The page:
I am formalizing the type system for a small language, and thus writing inference rules.

Taking unary - operator for example, its entry may be a number as well as an array of number, thus there is an overloading: $-^1$ and $-^a$. Two of their typing rules are $-^1: \text{Integer} \rightarrow \text{Integer}$, and $-^a: \text{Integer Array} \rightarrow \text{Integer Array}$.

Actually there are a lot of operators like unary - operator, which can take one element as well as an array of elements as entry. I just don't know how to generalize this formalization.

For instance, when I introduce the typing rules for FACT operator, one of its rule is $\text{FACT}^1: \text{Integer} \rightarrow \text{Integer}$. I just would like to say $\text{FACT}^a$ exists, and follows "the map of type" logic as $-^a$. Does anyone know how to formalize that elegantly?

Going further for arithmetic binary operators, one rule is $\text{+}^1: \text{Integer} \rightarrow \text{Integer} \rightarrow \text{Integer}$, how could I say $\text{+}^a$ exists, and follows "a map of type" logic, which implies naturally that $\text{+}^a: \text{Integer Array} \rightarrow \text{Integer Array} \rightarrow \text{Integer Array}$?


1 Answer 1


The way Haskell solves this problem is through Type Classes (see these papers for an overview). The idea is that it is not the $\_^{-1}$ operation that is special; it is the $\mathrm{\bf Array}$ type! To this end, you can define a (statically) overloaded method $map$ which works on each such type. In Haskell:

class Mappable m where
  map : (a -> b) -> (m a -> m b)

Then you can instantiate this for arrays (in pseudo-Haskell):

instance Mappable Array where
  map f v = [f(v[i]) | i in (index v)]

By the way, this class exists and is widely used in Haskell, it goes by the name Functor (and $map$ is $fmap$ for some reason).

This solves the problem for unary operators. For binary operators, or more generally, $n$-ary operators, things get a tiny bit trickier: in this case, you need to figure out what you mean. Do you want the sum of all pairs of numbers in each array, or just the "fusion" of the arrays by the operation sum? I suspect you mean the latter. The way to solve this problem is by another Type Class named $\mathrm{\bf Applicative}$. The definition is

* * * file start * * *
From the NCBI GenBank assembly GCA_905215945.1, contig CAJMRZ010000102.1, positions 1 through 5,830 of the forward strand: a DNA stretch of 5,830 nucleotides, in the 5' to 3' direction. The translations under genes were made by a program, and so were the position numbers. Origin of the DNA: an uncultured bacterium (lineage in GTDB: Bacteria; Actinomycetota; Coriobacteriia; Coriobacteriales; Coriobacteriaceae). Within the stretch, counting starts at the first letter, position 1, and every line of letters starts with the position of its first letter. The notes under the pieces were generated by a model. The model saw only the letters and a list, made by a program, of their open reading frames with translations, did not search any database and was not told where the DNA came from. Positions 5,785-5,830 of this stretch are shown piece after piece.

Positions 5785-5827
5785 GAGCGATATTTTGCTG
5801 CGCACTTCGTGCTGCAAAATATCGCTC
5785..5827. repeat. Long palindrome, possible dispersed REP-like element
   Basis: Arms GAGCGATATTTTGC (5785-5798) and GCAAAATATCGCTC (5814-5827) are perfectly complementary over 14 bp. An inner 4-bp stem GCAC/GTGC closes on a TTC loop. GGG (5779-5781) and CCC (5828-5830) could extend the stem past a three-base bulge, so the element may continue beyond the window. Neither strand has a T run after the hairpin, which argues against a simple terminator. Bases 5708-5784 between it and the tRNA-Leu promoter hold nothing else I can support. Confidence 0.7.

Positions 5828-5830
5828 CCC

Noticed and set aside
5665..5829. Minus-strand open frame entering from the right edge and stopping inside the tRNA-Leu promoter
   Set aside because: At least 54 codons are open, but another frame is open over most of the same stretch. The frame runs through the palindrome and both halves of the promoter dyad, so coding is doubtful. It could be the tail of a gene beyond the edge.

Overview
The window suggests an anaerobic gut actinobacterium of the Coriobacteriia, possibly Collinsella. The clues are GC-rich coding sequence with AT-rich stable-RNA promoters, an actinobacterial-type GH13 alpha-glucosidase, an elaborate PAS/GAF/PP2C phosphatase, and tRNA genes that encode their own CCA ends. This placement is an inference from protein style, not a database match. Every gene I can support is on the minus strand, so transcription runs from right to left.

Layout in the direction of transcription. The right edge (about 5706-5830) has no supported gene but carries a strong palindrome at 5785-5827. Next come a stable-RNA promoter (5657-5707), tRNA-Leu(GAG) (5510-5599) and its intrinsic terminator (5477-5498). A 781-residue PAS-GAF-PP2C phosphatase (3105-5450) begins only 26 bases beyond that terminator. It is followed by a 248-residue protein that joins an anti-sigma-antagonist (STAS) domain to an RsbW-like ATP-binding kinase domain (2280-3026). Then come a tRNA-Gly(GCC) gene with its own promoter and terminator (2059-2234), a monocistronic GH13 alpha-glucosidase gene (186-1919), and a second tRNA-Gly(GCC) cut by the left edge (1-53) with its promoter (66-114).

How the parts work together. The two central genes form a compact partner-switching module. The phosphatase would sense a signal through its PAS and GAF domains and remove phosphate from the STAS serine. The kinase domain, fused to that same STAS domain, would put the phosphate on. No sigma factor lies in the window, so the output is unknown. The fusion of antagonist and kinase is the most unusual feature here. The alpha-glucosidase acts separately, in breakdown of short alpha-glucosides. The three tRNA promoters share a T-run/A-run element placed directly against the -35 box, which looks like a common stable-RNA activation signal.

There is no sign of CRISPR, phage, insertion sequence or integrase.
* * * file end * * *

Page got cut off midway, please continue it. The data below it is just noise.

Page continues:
class Applicative m where
  pure  :: a -> m a
  fusion :: m (a -> b) -> m a -> m b


instance Applicative Array where
  pure x = [x]
  fusion fs v = [fs[i](v[i]) | i in index v]

The idea is that you can use map to "build up" arrays of partially applied functions, and then use fusion to apply that array of functions to an array of arguments. In the case of $+$ you can just write

fusion (map + [1;2;3]) [4;5;6]

to get what you want. I agree that this is ugly, which is why Haskell has the notation

+ <$> [1;2;3] <*> [4;5;6]

The beauty is that you can iterate this as many times as you want if your function takes more arguments. For example $\mathrm{rem\_mod}$ that computes the remainder of a number $n$ divided by $m$ modulo $r$ of type

rem_mod : Int -> Int -> Int

can be lifted:

rem_mod <$> [1;2;3] <*> [4;5;6] <*> [7;8;9]

You can find more details here. Finally, I suspect you want to be able to infer the places in which to insert the $\mathrm{pure}$, $\mathrm{map}$ and $\mathrm{fusion}$ methods. It may be possible to adapt the type-class resolution mechanism to your purposes, but I don't guarantee you can do this without additional restrictions.


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